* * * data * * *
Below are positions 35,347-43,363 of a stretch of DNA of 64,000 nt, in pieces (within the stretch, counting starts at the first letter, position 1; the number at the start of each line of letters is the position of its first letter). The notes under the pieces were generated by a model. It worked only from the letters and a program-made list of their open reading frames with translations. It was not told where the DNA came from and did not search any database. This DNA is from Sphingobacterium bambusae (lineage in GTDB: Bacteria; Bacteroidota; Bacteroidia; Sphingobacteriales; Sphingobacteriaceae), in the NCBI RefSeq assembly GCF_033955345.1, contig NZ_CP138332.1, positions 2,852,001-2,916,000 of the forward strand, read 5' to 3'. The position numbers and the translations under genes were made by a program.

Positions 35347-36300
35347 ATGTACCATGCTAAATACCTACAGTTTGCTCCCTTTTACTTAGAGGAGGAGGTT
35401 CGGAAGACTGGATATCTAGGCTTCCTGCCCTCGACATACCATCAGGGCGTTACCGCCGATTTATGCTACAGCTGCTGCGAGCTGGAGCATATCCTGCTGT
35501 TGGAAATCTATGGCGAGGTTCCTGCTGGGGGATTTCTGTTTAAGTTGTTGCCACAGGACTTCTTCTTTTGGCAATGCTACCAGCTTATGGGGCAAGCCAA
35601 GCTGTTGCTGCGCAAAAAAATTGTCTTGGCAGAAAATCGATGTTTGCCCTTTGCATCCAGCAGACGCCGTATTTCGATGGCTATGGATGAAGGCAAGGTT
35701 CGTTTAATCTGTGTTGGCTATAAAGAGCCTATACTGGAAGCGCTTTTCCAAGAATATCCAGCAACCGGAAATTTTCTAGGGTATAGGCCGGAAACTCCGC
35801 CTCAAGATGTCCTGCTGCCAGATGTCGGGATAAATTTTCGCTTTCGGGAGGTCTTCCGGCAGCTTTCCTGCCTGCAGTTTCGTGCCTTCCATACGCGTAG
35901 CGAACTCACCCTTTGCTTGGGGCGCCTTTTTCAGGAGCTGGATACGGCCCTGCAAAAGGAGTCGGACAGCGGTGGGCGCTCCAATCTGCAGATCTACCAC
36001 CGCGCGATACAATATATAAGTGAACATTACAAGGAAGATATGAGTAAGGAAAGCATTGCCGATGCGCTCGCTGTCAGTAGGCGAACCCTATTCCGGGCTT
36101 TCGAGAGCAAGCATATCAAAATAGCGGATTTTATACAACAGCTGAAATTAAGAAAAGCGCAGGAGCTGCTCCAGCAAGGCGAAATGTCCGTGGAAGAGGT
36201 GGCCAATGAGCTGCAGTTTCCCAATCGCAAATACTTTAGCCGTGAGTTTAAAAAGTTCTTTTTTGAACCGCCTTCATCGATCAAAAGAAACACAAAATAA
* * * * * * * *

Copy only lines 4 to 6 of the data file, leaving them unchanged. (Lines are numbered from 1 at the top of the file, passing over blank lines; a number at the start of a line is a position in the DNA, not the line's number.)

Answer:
35401 CGGAAGACTGGATATCTAGGCTTCCTGCCCTCGACATACCATCAGGGCGTTACCGCCGATTTATGCTACAGCTGCTGCGAGCTGGAGCATATCCTGCTGT
35501 TGGAAATCTATGGCGAGGTTCCTGCTGGGGGATTTCTGTTTAAGTTGTTGCCACAGGACTTCTTCTTTTGGCAATGCTACCAGCTTATGGGGCAAGCCAA
35601 GCTGTTGCTGCGCAAAAAAATTGTCTTGGCAGAAAATCGATGTTTGCCCTTTGCATCCAGCAGACGCCGTATTTCGATGGCTATGGATGAAGGCAAGGTT